• Dubai Mall
  • Sheikh Zayed Road: Sheikh Zayed Road is the main thoroughfare running through Dubai's modern downtown business district. This wide, eight-lane highway is rimmed with towering glass, chrome, and steel high-rises along its entire length. It's one of the best on-the-ground vantage points for Dubai's famed skyscraper views. Main attractions are along, or just off, the strip between the roundabout and the first intersection, and most of Dubai's famous malls are located along the road's route. The Dubai World Trade Tower has an observation deck on its top floor, which offers visitors panoramic views (a cheaper option than the Burj Khalifa), and the Gold and Diamond Park (Sheikh Zayed Road) is a one-stop shop for jewelry lovers, with 118 manufacturers and 30 retailers all under one roof

  • Burj al-Arab: The Burj Al-Arab is the world's tallest hotel, standing 321 meters high on its own artificial island on the Dubai coastline. Designed to resemble a billowing dhow sail, the exterior of the building is lit up by a choreographed, colored lighting show at night. Decadent in every way possible, the Burj Al-Arab is one of the most expensive hotels in the world, with the most luxurious suites costing more than $15,000 for one night. For those without unlimited credit, the way to experience the over-the-top opulence is to go for dinner at the underwater Al-Mahara restaurant, where floor-to-ceiling glass panels in the dining room walls allow you to view sea life while you eat, or you can enjoy lunch at California-style fusion restaurant Scape. For the ultimate panoramic views over the city, book afternoon tea at the Skyview Bar (a minimum spend is required) on the 27th floor.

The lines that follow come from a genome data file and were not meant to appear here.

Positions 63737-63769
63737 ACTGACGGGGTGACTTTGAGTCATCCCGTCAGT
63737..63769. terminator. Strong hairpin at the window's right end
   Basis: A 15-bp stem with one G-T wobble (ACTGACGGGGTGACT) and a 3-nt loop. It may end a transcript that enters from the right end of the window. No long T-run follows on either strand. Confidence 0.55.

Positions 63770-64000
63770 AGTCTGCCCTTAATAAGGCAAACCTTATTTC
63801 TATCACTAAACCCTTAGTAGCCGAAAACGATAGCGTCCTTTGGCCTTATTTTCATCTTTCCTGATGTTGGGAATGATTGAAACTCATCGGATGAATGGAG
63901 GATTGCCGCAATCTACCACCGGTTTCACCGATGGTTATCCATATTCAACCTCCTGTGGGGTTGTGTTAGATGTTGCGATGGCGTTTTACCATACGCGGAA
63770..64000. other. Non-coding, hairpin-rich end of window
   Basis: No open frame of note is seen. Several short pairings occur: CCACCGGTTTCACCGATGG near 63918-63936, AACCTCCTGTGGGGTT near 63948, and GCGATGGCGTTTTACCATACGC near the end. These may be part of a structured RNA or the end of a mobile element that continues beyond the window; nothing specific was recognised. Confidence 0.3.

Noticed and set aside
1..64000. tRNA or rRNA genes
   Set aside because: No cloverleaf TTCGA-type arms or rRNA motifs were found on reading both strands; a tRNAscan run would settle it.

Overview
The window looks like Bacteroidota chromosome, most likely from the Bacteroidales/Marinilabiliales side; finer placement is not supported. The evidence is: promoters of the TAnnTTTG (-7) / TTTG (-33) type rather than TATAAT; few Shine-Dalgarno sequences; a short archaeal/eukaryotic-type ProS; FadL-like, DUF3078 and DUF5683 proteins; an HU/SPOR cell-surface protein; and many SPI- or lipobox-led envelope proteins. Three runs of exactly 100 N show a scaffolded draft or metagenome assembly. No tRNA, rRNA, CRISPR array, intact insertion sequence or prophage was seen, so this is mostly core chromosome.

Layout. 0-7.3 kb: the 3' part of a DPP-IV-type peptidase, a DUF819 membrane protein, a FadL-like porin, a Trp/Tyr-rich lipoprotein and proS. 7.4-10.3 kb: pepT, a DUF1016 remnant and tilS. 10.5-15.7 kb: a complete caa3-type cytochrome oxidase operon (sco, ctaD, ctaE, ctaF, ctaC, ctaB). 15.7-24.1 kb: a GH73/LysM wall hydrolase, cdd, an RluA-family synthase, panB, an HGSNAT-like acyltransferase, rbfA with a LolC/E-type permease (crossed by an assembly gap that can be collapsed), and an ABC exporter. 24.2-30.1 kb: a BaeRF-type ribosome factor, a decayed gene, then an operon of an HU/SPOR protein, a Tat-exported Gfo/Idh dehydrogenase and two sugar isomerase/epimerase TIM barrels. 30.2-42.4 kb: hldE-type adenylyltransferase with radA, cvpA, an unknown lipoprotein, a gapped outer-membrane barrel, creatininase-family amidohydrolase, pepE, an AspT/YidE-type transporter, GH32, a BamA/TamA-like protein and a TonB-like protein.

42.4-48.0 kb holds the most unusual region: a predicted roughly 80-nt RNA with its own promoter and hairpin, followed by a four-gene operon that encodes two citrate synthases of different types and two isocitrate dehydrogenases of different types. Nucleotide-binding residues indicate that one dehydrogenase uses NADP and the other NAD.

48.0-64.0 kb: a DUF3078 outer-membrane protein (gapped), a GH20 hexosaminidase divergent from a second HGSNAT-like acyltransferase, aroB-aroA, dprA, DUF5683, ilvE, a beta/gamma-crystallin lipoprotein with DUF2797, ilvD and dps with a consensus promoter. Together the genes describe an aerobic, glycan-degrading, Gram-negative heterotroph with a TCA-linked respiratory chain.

• Jumeirah Beach: This strip of sandy white bliss is the number one beach destination for Dubai visitors. Hotels are strung out all along its length, with this being one of the most popular places to stay for tourists. The beach has excellent facilities, with plenty of sun loungers, restaurants, and water sports operators offering jet skiing. While in the area, brush off the sand for an hour and visit the Majlis Ghorfat Um Al-Sheef, just a short hop from the beach. Built in 1955, this was the summer residence of the late Sheikh Rashid bin Saeed al-Maktoum. The residence, made out of gypsum and coral-block, has been restored and maintains much of the original beautiful decor, giving you a better understanding of the opulent lifestyle of Dubai's rulers. The Majlis Gardens feature a reproduction of an impressive Arab irrigation system and many shady date palms.

  • Ski Dubai: Ski Dubai is an indoor ski resort with 22,500 square meters of indoor ski area. The park maintains a temperature of -1 degree to 2 degrees Celsius throughout the year. It is a part of the Mall of the Emirates, one of the largest shopping malls in the world, located in Dubai, United Arab Emirates. It was developed by Majid Al Futtaim Group, which also operates the Mall of the Emirates. Opened in November 2005, the indoor resort features an 85-metre-high indoor mountain with 5 slopes of varying steepness and difficulty, including a 400-metre-long run, the world's first indoor black diamond run, and various features that are changed on a regular basis. A quad lift and a tow lift carry skiers and snowboarders up the mountain. Equipment such as skis and jackets are provided with the ticket and one can buy equipment in the nearby stores. Adjoining the slopes is a 3,000-square-metre Snow Park play area comprising sled and toboggan runs, an icy body slide, climbing towers, giant snowballs and an ice cave. Ski Dubai also houses a number of penguins who are let out of their enclosures several times a day.